Kefu did much to cultivate the Tongan connection that is so strong in Australian rugby today. Two sons, World Cup-winner Toutai and Steve, played for the Wallabies. Four in all, with Fa’aleo and Mafi also on deck, played together for Souths in a first grade game in 2003.
“It took some bravery for those players to come to Brisbane in the 1970s, basically, with no education, no money and no English,” Toutai Kefu said.
“My father lay bitumen on the roads. There were laboring and factory jobs and Souths helped out.”
Permanent residency was a sticking point but Souths had helpful contacts. Bill Hayden, the Federal Labor leader from 1977-1983, was a former Souths player.
As coach of Tonga, Toutai knows how deeply the announcement of a celebratory match between his Ikale Tahi and Australia A will resonate on July 14.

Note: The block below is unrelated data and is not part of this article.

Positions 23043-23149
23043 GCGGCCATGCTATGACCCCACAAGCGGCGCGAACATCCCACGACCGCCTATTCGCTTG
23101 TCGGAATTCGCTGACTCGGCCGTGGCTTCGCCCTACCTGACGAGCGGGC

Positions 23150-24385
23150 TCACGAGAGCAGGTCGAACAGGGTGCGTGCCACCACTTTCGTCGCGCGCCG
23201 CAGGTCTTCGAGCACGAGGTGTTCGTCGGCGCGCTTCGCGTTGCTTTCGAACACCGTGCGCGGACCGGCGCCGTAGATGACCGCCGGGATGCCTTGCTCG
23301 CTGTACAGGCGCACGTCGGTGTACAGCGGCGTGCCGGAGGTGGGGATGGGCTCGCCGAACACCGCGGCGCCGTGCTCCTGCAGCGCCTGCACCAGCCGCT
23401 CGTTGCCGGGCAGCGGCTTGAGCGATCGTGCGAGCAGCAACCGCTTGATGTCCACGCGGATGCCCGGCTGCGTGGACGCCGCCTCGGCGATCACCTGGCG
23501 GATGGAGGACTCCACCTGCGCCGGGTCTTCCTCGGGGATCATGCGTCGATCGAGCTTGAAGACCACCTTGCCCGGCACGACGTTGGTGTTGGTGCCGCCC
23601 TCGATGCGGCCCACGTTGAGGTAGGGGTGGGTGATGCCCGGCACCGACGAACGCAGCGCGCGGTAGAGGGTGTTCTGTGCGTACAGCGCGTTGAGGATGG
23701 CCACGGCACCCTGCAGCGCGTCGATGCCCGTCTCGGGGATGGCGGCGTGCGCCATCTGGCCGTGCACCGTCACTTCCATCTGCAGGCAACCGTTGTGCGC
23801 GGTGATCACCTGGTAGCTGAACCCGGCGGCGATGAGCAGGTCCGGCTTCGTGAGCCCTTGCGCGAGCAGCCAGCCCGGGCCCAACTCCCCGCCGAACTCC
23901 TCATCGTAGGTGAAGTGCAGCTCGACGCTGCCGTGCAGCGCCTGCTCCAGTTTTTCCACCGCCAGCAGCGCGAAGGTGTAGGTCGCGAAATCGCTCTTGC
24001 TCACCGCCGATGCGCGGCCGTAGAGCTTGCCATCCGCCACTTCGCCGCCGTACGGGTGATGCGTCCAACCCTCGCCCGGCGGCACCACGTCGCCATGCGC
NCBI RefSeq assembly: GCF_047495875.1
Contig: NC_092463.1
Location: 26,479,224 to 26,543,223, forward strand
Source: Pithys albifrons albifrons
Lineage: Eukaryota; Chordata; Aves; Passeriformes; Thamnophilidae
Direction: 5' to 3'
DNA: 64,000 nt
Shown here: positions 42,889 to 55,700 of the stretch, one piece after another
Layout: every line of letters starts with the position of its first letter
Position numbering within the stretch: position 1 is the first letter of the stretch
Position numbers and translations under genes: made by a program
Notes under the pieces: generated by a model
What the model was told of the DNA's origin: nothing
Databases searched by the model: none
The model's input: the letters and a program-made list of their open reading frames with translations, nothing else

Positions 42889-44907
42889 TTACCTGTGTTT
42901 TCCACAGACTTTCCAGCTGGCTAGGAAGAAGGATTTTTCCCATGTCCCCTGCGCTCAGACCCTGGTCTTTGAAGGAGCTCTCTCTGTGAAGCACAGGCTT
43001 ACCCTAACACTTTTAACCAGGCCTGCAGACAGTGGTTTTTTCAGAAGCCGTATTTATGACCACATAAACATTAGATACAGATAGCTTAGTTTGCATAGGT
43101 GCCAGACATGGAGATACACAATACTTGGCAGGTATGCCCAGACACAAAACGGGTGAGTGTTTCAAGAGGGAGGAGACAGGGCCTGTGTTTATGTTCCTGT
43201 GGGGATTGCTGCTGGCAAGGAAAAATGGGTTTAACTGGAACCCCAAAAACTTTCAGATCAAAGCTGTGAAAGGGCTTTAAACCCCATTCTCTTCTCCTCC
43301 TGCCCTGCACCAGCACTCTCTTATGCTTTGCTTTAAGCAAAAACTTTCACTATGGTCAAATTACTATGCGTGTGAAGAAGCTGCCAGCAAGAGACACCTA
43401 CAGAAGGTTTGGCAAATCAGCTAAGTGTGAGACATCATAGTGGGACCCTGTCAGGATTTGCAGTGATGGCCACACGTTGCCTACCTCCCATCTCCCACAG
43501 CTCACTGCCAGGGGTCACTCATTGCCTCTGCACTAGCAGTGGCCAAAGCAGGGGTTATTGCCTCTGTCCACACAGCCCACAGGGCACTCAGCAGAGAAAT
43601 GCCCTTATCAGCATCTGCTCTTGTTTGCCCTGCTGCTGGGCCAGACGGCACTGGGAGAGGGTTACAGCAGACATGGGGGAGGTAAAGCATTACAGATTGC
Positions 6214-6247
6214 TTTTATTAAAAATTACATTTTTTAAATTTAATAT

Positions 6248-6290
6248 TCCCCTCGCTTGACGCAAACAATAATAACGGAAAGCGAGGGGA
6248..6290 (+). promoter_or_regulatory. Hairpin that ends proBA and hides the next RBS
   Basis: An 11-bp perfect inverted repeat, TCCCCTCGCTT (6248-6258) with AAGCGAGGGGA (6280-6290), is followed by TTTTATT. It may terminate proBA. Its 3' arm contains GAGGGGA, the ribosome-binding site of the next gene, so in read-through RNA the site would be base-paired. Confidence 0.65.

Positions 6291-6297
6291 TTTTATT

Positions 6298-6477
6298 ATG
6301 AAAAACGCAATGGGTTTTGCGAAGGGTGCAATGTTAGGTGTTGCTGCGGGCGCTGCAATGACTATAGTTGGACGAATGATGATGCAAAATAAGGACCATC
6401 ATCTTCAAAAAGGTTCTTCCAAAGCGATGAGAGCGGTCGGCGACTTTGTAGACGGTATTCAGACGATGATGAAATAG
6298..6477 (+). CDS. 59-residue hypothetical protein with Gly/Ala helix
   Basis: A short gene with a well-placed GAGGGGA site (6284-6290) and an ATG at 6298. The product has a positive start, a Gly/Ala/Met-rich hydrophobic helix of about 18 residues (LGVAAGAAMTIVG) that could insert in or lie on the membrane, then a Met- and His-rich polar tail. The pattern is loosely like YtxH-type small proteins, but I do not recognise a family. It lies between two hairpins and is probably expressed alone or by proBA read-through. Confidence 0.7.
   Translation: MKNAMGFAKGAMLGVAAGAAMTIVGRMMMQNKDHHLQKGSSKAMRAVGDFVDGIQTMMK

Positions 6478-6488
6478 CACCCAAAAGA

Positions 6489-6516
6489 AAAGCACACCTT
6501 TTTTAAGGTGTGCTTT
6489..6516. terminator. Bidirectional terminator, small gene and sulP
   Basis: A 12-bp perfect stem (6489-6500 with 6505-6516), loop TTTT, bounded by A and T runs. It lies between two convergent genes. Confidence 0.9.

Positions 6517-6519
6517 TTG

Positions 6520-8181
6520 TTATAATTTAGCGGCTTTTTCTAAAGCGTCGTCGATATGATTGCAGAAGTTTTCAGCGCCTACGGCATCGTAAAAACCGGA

“Once the fans are in the ground, they won’t really care if they are Australia A players or Wallabies being hit with big tackles,” Kefu said with a smile.
“That win over the Wallabies in 1973 is the most iconic moment in our rugby history. People still talk about it in Tonga and they have again this week for the 50thanniversary.
“Most of the players know of 1973 and hear talk of it. I refer to the hard work of those pioneers and them really just playing for the jersey and their families. Many over the years have had connections like we do now with team manager Tony Alatini, whose father Malakai was the flyhalf that day.
“To have my own connection to that Test through my father is something I treasure. As a kid, I remember seeing my father’s red Tongan tour blazer. It probably weighed 2kg in wool.